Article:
“One of the key things that we understood was that there was incomplete and inadequate regulation in the sector.

Rugege recommends a concentrated effort that investigates the private healthcare system.

“Even though it was never our call to regulate the sector, we believe that even in a private sector and market, the state had primary obligations in terms of Section 27 of our Constitution, to enable and to enhance the right to the healthcare system.”

She says the other fundamental issue is to address transformation and inequality – even in a profits-driven market such as private healthcare.

In Section 27’s view the current health system reflects the inequality in the country.

“We have a private healthcare system that serves a very small percentage of 17% to 18% of the population, yet there are not enough resources in the public sector.”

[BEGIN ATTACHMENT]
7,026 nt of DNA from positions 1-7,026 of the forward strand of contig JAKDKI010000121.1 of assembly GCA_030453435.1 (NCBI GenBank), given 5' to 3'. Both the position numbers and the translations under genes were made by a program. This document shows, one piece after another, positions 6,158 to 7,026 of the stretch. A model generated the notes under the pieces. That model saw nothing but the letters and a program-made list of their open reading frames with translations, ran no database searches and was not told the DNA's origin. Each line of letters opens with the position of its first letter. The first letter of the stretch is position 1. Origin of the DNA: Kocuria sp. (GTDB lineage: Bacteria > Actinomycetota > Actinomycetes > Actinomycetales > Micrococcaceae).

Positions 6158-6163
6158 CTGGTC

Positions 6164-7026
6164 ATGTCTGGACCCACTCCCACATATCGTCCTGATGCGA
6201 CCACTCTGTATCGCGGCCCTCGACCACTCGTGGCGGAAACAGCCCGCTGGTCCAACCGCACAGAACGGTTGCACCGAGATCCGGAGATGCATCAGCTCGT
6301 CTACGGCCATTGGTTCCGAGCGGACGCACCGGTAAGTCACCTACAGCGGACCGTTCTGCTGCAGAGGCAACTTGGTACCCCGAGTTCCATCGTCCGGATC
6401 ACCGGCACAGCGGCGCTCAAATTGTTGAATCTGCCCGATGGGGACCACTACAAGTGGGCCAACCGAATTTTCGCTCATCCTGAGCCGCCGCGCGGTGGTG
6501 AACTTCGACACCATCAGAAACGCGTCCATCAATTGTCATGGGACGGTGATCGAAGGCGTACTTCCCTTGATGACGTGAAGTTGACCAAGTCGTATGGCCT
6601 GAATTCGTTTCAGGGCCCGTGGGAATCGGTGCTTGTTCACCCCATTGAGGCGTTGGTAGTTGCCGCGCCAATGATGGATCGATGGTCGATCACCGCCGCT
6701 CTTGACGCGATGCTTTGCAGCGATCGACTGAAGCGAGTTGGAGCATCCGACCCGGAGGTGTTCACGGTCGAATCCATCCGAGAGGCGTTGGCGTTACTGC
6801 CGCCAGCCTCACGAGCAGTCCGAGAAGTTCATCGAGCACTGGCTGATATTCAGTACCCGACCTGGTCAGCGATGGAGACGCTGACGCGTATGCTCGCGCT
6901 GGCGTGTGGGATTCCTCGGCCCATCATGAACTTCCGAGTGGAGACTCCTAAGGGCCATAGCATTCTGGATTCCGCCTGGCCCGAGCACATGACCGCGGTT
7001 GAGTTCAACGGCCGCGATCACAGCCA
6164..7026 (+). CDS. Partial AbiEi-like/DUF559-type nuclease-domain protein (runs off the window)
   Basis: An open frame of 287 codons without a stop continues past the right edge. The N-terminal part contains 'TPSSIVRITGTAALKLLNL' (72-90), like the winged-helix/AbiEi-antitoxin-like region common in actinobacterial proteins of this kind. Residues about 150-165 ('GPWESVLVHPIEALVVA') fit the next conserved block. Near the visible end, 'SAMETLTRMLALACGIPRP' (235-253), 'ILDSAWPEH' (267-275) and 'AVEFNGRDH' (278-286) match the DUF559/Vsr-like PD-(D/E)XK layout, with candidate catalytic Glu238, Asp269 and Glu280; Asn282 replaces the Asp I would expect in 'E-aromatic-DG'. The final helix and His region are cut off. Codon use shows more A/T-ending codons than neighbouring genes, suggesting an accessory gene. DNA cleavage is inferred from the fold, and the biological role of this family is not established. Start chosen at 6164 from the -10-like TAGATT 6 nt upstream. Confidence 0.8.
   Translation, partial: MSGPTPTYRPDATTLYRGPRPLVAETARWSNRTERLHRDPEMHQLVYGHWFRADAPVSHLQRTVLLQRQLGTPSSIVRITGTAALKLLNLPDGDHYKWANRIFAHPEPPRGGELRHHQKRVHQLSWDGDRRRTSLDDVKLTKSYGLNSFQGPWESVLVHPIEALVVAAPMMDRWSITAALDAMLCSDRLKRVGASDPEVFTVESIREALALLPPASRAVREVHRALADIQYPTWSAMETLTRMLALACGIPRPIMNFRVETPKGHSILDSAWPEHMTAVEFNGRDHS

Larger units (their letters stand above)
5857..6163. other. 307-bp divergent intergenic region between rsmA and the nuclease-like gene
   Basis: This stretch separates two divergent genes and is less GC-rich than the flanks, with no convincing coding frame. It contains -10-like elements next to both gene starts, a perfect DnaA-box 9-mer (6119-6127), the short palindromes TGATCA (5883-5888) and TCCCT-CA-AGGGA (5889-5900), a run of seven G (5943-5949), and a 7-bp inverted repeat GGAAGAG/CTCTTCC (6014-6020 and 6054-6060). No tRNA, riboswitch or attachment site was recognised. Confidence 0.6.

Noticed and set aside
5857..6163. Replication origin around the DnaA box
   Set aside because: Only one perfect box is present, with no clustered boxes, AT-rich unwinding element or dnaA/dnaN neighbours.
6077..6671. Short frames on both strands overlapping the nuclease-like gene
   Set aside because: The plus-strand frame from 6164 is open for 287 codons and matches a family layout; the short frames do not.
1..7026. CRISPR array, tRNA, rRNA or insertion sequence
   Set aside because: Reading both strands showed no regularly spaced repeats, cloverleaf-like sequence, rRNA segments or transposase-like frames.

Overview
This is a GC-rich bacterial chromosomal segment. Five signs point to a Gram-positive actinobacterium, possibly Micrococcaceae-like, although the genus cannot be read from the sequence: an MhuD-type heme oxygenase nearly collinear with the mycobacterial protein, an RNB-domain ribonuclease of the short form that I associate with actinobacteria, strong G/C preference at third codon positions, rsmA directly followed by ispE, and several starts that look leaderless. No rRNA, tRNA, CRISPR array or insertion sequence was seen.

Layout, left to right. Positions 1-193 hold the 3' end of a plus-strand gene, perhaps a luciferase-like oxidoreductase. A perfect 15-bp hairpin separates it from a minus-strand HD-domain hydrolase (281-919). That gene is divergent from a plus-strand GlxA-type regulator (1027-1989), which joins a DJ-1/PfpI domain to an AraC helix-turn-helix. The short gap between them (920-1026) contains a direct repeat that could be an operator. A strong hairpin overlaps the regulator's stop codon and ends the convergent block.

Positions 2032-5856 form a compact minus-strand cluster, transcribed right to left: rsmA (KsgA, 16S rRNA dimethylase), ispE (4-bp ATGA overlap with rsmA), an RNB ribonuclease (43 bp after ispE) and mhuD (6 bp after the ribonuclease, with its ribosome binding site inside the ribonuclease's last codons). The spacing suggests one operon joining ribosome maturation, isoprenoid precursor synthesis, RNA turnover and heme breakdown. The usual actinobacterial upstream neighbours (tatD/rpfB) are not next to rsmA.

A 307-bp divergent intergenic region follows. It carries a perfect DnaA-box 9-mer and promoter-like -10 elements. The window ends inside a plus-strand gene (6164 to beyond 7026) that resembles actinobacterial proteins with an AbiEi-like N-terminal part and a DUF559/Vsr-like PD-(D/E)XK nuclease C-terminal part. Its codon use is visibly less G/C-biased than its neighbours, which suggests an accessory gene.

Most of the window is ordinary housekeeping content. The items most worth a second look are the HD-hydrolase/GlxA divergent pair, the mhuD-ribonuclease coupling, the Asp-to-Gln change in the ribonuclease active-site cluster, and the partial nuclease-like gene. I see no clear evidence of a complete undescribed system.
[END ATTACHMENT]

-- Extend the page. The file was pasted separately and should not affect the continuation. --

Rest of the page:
Private sector

Dr Eric Buch, a professor at the University of Pretoria’s School of Health Systems and Public Health, says that based on the HMI it would be in the best interest of the private healthcare system to move rapidly to implement the recommendations.

“I say this because the HMI could become irrelevant if the NHI is implemented in the current visage,” he says, as pricing details are still unclear.

Read: South African taxpayers will bear the brunt of the NHI

“Though there is currently uncertainty on the pricing model, the HMI report helps to lay the foundation in understanding pricing and the reimbursement models. There is a need to be reflective from the public sector side as well as from the private sector side,” says Buch.